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Gone, but not forgotten.


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I've only been in Seattle for a few years, so I wanted other people's take on this.

We've got a thread on restaurant openings and closings, which started me thinking about longer-term trends in the area. What used to be around that you really miss? Restaurants, vendors, whatever. Places come and go -- it's just the way of things -- but what do you wish were still around?

I'll start. I wish the Blue Onion Bistro were still around in its original incarnation. That was some darn good comfort food.

Others?

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I've only been in Seattle for a few years, so I wanted other people's take on this.

We've got a thread on restaurant openings and closings, which started me thinking about longer-term trends in the area. What used to be around that you really miss? Restaurants, vendors, whatever. Places come and go -- it's just the way of things -- but what do you wish were still around?

I'll start. I wish the Blue Onion Bistro were still around in its original incarnation. That was some darn good comfort food.

Others?

There used to be a New Orleans creole-style restaurant in the international district (it later moved to First Avenue, just north of the stadiums area). The folks who ran it cared about food and regular customers, not about decor or attracting new diners. The food was delicious, and cooked in small amounts so if you arrived late you were told what was left and you made your choice from that. No problem...everything was so tasty you couldn't go wrong. There's a good bit of Cajun/Creole/New Orleans food around--my current favorite is up in Everett--but it's either mediocre or pricey. This was cheap and delicious. Can't remember the name, but I'm hoping someone else can. Sure miss it.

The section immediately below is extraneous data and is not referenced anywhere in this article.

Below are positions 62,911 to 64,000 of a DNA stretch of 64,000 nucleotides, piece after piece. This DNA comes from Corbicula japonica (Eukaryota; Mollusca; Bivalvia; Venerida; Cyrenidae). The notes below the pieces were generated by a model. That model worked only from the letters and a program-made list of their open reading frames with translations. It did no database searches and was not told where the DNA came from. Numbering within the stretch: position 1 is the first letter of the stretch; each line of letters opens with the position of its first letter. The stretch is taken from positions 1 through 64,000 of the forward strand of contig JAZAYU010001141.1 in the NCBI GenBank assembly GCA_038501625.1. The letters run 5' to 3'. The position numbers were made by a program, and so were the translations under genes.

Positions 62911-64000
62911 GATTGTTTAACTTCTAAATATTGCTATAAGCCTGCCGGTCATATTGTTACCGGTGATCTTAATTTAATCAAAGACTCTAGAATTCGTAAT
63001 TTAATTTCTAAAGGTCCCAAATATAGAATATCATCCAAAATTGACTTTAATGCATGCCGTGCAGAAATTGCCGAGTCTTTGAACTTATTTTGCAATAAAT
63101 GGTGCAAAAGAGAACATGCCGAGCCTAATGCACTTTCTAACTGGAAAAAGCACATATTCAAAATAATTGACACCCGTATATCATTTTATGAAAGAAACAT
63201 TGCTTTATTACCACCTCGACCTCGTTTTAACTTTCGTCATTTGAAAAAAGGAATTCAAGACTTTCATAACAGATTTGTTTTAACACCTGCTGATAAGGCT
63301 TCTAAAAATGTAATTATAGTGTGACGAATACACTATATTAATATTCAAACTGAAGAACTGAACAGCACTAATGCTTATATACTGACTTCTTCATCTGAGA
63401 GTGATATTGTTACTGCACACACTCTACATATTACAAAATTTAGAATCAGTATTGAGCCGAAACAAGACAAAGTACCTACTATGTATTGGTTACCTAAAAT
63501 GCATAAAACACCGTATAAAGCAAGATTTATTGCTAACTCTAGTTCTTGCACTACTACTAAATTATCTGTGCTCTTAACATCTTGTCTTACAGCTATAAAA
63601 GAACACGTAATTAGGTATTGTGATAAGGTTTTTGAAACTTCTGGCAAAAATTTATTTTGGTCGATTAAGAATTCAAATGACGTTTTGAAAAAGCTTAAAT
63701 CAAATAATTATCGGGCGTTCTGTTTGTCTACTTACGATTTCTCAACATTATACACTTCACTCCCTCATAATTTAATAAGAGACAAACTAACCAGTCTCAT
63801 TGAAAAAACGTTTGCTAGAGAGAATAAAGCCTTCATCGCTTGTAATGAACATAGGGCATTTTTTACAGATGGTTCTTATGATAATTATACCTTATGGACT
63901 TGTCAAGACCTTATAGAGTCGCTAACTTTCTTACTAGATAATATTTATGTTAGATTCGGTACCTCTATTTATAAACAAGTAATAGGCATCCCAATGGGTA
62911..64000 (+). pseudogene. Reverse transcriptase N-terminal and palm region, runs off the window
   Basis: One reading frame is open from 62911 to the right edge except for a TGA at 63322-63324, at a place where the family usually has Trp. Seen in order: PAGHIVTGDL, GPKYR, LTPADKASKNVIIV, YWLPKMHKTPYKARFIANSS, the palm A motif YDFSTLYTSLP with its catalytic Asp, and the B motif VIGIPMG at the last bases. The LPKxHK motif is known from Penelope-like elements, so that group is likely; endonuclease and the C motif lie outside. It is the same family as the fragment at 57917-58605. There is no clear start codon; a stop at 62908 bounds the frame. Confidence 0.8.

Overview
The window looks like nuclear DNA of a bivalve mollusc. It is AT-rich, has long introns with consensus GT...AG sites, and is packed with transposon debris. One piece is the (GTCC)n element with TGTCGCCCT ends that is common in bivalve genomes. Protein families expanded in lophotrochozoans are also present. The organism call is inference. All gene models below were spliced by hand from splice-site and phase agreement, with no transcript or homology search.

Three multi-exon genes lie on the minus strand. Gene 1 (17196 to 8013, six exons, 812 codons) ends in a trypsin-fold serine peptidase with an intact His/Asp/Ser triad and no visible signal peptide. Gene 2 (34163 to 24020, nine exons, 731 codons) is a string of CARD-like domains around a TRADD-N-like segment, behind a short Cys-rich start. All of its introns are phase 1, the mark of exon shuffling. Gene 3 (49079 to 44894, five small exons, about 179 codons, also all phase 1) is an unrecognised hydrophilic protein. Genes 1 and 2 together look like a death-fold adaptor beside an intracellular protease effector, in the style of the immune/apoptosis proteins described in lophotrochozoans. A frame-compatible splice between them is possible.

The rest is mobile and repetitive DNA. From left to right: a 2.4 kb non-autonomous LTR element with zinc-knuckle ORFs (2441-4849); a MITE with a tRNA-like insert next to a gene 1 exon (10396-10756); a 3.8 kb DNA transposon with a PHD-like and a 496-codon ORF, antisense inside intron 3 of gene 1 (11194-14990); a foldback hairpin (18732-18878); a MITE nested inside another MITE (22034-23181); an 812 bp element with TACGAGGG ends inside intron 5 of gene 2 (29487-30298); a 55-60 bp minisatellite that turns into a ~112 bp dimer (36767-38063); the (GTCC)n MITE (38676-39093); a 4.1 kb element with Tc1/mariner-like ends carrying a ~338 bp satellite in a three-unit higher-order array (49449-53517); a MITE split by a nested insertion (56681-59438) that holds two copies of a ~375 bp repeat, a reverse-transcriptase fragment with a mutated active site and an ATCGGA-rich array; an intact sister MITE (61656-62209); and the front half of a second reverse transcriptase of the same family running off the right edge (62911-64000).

Editor of Take Control of Thanksgiving Dinner, a Take Control series ebook.

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The Arrowhead Cafe. Used to be on Westlake, probably where Pasta Freska is now (looking on a map right now). It was in this arrowhead shaped building, with a single table at the front, and progressively getting more adjacent tables as you headed to the rear.

Food was pretty good, although it probably is clouded by the last 10-12 years since it closed, and it was all decently priced. I remember having great chili, marguaritas, and their infamous Fire Starter appetizer (roast a habanero and serve with fry bread, goat cheese, lime wedges and salt -- the serving staff said do not let it touch your lips on the way in or you might blister!).

Anyone remember this place?

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I can't believe I've lived in Seattle for 15 years. It doesn't seem like that long. here's a short list of my favorite places places that have folded since I've been here.